Tamsulosin 0.2 mg is used widely in Asian people, but the low dose has been studied less than tamsulosin 0.4 mg or other alpha blockers of standard dose. This study investigated the efficacy and safety of tamsulosin 0.2 mg by a meta-analysis and meta-regression.
Materials and Methods
We conducted a meta-analysis of efficacy of tamsulosin 0.2 mg using International Prostate Symptom Score (IPSS), maximal urinary flow rate (Qmax), post-voided residual volume (PVR), and quality of life (QoL). Safety was analyzed using adverse events. Relevant studies were searched using MEDLINE, EMBASE, and Cochrane library from January 1980 to June 2013.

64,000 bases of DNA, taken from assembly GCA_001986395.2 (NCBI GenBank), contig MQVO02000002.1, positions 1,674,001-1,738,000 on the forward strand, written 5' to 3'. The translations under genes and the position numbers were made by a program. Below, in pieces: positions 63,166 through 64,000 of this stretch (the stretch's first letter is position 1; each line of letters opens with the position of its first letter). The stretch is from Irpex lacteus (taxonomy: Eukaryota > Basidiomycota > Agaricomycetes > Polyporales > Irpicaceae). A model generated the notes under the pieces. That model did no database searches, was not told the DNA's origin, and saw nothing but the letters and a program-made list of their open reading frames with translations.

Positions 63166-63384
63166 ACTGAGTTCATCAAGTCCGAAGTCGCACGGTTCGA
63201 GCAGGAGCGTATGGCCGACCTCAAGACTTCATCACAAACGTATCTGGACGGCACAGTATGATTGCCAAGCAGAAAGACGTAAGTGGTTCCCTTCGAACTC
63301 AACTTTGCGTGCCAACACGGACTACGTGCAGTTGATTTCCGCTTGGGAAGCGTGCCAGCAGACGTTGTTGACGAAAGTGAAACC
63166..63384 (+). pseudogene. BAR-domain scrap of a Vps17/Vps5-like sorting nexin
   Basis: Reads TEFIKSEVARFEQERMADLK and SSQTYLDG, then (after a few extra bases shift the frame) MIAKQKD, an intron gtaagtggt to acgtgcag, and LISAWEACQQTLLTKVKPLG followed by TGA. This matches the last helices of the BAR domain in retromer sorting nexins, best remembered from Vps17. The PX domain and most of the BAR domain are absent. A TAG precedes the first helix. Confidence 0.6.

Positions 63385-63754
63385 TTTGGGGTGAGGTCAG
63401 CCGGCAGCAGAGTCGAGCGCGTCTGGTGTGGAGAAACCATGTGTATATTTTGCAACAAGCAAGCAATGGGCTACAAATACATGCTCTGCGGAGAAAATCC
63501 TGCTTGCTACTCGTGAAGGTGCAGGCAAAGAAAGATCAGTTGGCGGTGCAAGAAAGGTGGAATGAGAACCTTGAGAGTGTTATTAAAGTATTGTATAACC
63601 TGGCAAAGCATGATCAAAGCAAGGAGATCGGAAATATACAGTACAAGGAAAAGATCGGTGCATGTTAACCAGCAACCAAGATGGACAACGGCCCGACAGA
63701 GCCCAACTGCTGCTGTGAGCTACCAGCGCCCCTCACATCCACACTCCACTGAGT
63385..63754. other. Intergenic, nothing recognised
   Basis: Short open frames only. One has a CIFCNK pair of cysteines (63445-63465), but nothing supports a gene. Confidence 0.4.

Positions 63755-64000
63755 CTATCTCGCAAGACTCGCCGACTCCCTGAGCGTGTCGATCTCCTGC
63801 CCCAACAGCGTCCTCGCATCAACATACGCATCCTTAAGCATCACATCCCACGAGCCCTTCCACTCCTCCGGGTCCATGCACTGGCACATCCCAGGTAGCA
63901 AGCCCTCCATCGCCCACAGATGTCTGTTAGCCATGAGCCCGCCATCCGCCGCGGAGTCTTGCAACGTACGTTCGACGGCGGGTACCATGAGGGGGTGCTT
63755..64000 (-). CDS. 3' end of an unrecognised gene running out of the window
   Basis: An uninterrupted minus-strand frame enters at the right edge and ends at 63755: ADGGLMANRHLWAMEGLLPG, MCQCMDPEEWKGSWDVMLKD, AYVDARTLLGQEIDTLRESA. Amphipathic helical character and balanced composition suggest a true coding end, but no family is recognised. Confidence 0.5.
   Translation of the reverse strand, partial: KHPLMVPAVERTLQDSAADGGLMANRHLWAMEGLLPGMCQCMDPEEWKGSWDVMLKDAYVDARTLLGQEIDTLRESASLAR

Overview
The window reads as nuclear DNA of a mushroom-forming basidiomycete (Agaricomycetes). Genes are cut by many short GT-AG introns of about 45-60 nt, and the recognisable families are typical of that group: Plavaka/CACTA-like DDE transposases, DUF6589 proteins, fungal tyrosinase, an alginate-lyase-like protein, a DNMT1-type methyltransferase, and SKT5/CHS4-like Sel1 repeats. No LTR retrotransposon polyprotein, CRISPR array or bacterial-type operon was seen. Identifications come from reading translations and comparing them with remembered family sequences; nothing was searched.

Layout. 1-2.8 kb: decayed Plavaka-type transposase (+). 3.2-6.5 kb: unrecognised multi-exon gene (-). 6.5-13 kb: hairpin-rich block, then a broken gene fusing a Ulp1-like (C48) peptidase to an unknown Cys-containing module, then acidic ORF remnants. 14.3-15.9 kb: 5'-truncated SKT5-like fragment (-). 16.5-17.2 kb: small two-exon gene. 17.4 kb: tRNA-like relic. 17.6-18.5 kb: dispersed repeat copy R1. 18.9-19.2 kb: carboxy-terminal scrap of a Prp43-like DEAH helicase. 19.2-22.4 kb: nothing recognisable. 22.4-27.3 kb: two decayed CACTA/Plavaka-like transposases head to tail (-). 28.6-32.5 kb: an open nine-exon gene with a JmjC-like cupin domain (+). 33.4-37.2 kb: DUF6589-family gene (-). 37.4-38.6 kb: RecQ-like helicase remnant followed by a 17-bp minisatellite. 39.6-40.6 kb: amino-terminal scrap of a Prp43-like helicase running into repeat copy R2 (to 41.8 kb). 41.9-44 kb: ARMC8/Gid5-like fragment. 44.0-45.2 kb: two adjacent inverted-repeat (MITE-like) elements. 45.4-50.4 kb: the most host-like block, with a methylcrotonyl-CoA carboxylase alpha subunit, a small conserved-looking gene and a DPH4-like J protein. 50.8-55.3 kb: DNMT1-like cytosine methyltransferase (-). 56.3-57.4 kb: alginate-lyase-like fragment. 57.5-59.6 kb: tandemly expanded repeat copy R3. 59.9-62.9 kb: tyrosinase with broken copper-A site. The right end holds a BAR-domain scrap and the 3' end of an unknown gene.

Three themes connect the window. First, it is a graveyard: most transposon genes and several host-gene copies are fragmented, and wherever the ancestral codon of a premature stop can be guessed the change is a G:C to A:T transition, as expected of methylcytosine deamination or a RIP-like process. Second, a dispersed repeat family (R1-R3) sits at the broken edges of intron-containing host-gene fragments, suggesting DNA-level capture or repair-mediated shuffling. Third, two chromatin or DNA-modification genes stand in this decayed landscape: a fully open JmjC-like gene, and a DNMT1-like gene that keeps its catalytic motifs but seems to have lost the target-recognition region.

Ten studies were included with a total sample size of 1418 subjects [722 tamsulosin 0.2 mg group and 696 other alpha-blockers (terazosin, doxazosin, naftopidil, silodosin) group]. Study duration ranged from 4 to 24 weeks. The pooled overall standardized mean differences (SMD) in the mean change of IPSS from baseline for the tamsulosin group versus the control group was 0.02 [95% confidence interval (CI); -0.20, 0.25]. The pooled overall SMD in the mean change of QoL from baseline for the tamsulosin group versus the control group was 0.16 (95% CI; -0.16, 0.48). The regression analysis with the continuous variables (number of patients, study duration) revealed no significance in all outcomes as IPSS, QoL, and Qmax.
This study clarifies that tamsulosin 0.2 mg has similar efficacy and fewer adverse events compared with other alpha-blockers as an initial treatment strategy for men with lower urinary tract symptoms.